I've been writing the occasional mental health post here over the past year. Last time I shared a bit about the challenges of Summer for many of us on the bipolar spectrum.
One of the bright spots I find each summer comes courtesy of the BBC Proms. In case you don't know about the Sir Henry Wood Promenade concerts at the Royal Albert Hall in London, the Proms has the right to call itself "the world's greatest classical music festival" for any number of reasons...
BBC Radio 3 is an engaging place to start where classical music is concerned any time of the year. Its programming can be peerless, and it appears to have the resources it needs to sustain its centennial of success. Like institutions of every discipline and strata, it's also a case study for the tensions between progress and tradition, between "stock" stories and hidden ones. The Proms is no different (See "Rule Brittania," and the famous "Last Night of the Proms," this year on Sept. 10.)
The BBC is also one of world's major music organizations promoting the work of women and artists of color. More than "token-ism," they are programing new music and featuring new voices along with re-discovered and under-sung names. For comparison, the UK has more women in prominent orchestra conducting posts right now than the US has ever had. Ever.
This year the focus on Women Composers centers on Ethel Smyth, who was equally renown/infamous as an imprisoned Suffragette and an "eccentric" bisexual socialite. Her friend Virginia Woolf said loving Ethel must be "like hugging a crab." Ouch. Her music is like none other. Check out her opera, The Wreckers. Then read The Lighthouse. You be the decider...
I started jotting a list. It ended up being a select one (there are over 75 concerts to peruse, after all):
Sally Beamish, Doreen Carwithen, Hannah Eisendle, Cynthia Erivo, Betsy Jolas, Nicole Lizée, Missy Mazzoli, Kaija Saariaho, Caroline Shaw, Ethel Smyth, Anna Thorvaldsdottir, Errollyn Wallen, Jennifer Walshe, Judith Weir, and among others, Grace Williams.
Jennifer Walshe's charged orchestral monodrama, "The Site of the Investigation" was on the bill Jul. 28. She's one of several new (to me) voices I'm excited about. And the piece! 35' of spoken-work docu-poetry, along with various singing styles deployed by the composer, played by the BBC Scottish Symphony Orchestra. The Brahms Requiem was the second half of that program.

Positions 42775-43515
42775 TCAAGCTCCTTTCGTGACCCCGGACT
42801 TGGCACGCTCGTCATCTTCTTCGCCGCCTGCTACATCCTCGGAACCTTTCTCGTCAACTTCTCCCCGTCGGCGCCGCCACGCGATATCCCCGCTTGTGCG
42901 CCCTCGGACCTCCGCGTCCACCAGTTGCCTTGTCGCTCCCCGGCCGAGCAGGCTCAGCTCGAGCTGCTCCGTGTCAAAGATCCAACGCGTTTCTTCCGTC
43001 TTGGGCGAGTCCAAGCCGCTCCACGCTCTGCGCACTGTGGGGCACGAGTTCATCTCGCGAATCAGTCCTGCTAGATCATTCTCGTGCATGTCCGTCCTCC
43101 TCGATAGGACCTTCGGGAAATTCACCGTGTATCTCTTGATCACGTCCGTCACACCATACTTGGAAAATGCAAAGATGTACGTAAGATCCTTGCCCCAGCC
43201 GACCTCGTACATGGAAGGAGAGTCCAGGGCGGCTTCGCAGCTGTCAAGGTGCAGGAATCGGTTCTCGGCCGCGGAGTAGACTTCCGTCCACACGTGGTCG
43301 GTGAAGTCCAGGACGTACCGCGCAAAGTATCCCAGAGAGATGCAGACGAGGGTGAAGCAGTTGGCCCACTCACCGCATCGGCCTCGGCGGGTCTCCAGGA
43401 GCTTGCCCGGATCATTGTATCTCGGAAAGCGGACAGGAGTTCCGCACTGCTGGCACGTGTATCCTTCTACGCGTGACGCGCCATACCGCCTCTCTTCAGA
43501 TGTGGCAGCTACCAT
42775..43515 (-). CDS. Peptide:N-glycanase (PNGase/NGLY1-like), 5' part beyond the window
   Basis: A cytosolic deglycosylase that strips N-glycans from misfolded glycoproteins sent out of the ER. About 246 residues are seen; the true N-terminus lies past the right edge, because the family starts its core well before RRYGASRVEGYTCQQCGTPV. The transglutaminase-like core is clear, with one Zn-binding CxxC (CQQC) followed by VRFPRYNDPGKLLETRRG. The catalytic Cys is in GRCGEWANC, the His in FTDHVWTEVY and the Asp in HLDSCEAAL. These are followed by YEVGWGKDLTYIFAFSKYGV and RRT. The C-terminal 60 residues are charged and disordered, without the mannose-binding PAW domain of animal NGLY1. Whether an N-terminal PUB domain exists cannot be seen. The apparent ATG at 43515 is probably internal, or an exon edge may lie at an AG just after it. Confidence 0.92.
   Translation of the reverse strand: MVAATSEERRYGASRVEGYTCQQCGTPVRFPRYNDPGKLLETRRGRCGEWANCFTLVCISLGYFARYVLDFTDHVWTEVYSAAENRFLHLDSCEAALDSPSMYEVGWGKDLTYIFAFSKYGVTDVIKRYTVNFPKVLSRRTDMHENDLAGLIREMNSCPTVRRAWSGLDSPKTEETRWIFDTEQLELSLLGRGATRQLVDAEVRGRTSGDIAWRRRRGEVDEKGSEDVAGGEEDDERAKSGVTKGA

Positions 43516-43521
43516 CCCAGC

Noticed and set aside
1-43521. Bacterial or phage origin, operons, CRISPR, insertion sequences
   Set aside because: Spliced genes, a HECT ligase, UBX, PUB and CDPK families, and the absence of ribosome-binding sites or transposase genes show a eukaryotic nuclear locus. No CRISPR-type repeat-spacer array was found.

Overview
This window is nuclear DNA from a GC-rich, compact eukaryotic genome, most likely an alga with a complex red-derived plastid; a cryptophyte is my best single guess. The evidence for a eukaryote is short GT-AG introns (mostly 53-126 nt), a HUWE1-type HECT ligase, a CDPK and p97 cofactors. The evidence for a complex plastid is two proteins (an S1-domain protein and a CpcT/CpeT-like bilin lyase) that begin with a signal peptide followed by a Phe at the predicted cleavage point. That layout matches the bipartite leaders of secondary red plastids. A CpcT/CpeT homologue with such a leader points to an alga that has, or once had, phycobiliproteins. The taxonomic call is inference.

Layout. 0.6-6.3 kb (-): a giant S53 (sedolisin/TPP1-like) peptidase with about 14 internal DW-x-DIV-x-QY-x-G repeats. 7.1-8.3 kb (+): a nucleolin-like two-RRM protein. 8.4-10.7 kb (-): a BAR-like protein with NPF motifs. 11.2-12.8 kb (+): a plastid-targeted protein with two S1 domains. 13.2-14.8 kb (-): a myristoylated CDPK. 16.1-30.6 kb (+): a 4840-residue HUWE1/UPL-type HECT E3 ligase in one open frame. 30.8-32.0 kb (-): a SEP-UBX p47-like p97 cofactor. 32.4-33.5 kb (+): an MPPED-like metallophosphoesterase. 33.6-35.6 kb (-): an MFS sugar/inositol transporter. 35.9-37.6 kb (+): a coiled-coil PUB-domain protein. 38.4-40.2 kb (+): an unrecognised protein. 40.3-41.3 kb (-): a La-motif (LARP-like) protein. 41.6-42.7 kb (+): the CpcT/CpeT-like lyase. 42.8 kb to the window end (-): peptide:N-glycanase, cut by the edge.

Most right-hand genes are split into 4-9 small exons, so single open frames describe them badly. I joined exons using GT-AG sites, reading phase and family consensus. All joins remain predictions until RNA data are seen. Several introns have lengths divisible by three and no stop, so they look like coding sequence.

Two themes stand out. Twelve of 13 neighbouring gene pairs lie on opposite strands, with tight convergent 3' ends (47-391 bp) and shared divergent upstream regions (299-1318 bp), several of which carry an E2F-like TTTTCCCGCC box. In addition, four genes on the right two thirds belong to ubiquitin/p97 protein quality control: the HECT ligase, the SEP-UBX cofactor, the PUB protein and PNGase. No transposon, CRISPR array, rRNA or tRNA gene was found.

Cynthia Erivo was - is! - amazing. I can't wait for Missy Mazzoli's new violin concerto. She and Caroline Shaw are two of the young American voices I love. Like a lot of 21st c. composers, they are making genre-defying music. Music which catches the ear and engages the brain. It's unashamed to tug heart strings or touch political buttons. It is rarely predictable.
For the first time since the pandemic, international orchestras are returning to London. I'm particularly excited to hear the Philadelphia Orchestra play Florence Price, and the Berlin Philharmonic play Mahler. Impressive lineups of soloists, conductors, major works and premiers, chamber concerts, the first-ever Gaming Prom, Pops and other "Relaxed Proms" are among the offerings. There's a season-long tribute to Vaughan Williams for his 150th birthday year, as there is for the centennial of the first African American composer to win the Pulitzer, George Walker.
I hope you discover whatever music your soul needs right now: soothing, stimulating, relaxing, invigorating, challenging, contemplative, rousing, meditative. I could continue, but we music lovers
and makers know that words sometimes can't express it... Happy listening!